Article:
While this is relatively easy to maintain on a single road, it is more difficult on a network, especially a complex, asymmetric network. It also works against the idea of actuation, as interruptions to the pattern (extending or contracting phases) change the window in which cars can successfully hit a green light at a given speed. Of course, just because cars can make a green wave at a speed of 40 km/h doesn’t mean pedestrians will make a green wave unless they travel at exactly a divisor of 40 km/h (e.g. at exactly 5 km/h between intersections). This means that pedestrians will more likely wait at red lights at intersections timed for cars.
Actuation / Beg Buttons
While some signals are ‘fixed time’ which eases coordination at the expense of adapting to conditions, modern signals are ‘actuated’, that is, they respond by adjusting the phasing, and perhaps the cycle time, in response to the presence of vehicles. For vehicles, there is either a camera which detects their presence, or more commonly, a sensor in the road, often a magnetic loop. In either case, this is automatic for the car, and can detect cars upstream of the signal. This allows the signal to stay green longer for a phase if it detects a vehicle approaching, or turn red sooner when there are no vehicles. In contrast, for pedestrians, they are required to push a button to get a walk signal. If they arrive a second too late, they have to wait the entire cycle to get a walk signal. If there are many pedestrians, they don’t get a longer walk signal. Pushing the ‘beg button’ (so nicknamed as the pedestrian must request the signal) twice does not make it come faster or stay green longer. Ten, or a hundred, pedestrians do not make the ‘walk’ light come faster either. The beg button is often positioned out of the way, requiring the pedestrian to walk longer than would otherwise be required. A few seconds here, a few seconds there, add up.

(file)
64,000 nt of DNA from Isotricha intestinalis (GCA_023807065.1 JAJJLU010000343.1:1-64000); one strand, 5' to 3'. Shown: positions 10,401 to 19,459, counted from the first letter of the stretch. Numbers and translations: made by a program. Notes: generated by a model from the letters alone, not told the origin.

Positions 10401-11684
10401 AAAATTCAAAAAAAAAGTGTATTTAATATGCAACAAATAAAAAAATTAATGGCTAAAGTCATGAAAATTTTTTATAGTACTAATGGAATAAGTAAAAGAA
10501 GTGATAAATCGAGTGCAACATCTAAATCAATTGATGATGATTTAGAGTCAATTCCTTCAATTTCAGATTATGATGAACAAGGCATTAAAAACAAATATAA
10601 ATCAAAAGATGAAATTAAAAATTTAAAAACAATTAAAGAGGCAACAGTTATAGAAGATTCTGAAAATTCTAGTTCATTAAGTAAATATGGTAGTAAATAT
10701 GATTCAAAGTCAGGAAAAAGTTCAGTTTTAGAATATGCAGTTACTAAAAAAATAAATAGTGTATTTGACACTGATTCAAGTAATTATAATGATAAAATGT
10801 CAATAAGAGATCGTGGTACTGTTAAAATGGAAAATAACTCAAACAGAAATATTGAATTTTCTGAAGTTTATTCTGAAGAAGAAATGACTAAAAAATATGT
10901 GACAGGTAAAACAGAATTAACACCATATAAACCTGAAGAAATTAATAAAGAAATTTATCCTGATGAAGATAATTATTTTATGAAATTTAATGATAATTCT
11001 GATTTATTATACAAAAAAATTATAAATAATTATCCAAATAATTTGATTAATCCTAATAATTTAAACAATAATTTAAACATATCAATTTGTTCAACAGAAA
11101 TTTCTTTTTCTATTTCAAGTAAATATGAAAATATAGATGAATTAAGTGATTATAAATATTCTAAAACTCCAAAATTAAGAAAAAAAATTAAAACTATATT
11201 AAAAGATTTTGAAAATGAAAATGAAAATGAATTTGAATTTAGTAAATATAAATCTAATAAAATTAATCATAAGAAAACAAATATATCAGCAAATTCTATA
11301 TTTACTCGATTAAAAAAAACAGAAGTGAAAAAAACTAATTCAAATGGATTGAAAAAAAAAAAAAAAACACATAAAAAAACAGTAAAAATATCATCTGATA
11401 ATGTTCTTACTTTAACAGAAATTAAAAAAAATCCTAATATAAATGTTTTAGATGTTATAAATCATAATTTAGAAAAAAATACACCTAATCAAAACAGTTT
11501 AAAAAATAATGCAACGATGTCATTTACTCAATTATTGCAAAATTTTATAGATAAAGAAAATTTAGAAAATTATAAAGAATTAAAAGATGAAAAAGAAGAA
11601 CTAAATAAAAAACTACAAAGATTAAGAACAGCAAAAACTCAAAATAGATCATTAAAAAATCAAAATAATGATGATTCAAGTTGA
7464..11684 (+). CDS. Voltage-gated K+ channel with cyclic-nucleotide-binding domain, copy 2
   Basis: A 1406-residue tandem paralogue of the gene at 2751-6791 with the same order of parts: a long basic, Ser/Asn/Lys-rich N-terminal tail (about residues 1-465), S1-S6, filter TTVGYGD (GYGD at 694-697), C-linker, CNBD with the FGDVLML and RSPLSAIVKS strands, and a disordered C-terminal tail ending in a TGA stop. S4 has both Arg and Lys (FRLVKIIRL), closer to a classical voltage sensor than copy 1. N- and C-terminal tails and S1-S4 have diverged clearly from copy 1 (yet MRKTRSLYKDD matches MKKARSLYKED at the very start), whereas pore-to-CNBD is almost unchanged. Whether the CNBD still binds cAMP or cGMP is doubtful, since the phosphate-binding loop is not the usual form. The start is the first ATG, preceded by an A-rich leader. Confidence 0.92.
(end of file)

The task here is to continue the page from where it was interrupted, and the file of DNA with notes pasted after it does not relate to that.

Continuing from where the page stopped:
There is a reason that traffic engineers don’t automatically allocate pedestrian phases. Suppose the car only warrants a six second phase but a pedestrian requires 18 seconds to cross the street at a 1 meter/second walking speed. Giving an automatic pedestrian phase will delay cars, even if the pedestrian is not there. And there is no sin worse than delaying a car. But it also guarantees a pedestrian who arrives just after the window to push the actuator passes will wait a full cycle.
The role of signal policy
It turns out that one of the world’s most widely deployed traffic signal control systems, the Sydney Coordinated Adaptive Traffic System (SCATS), was developed here in Australia. Just as Australia led in traffic control to more smoothly move cars, it should lead in pedestrian-oriented traffic control. There are a number of steps that those concerned about pedestrians should insist on. To start:
- Pedestrians, like vehicles, should be counted automatically at controlled intersections.
- Pedestrian time must be considered (and prioritised) in the traffic signal timing algorithms so that their weight is equal to or higher than the weight of a passenger car.
- Pedestrians should get the maximum feasible amount of green time on a phase, rather than the minimum, so that pedestrians arriving on the phase have a chance to take advantage of it, and slower moving pedestrians are not intimidated by cars.
- Pedestrians should get a ‘leading interval’ so they can step into the street on a ‘walk’ signal before cars start to move on a green light, increasing their visibility to drivers.
- Pedestrian phases should be automatic, even if no actuator is pushed. Instead, the actuator should make the pedestrian phase come sooner.
- Many more intersections should have an all-pedestrian phase (what is referred to as a ‘Barnes Dance’) in addition to existing phases so pedestrians can make diagonal intersection crossings without having to wait twice.
There are numerous other steps as well that can improve the life of the pedestrian, and thus increase their number. Certainly we can demand more patience from drivers as well. The advent of the autonomous vehicles over the next few decades is unlikely, by itself, to eliminate the need for traffic control in cities. There will be places where the number of cars and people are such that they cannot efficiently organize themselves, and where other traffic controls, like stop signs or roundabouts, cannot be effectively implemented. But autonomous vehicles should help get more throughput out of intersections, losing less time than human drivers, and behaving far more safely.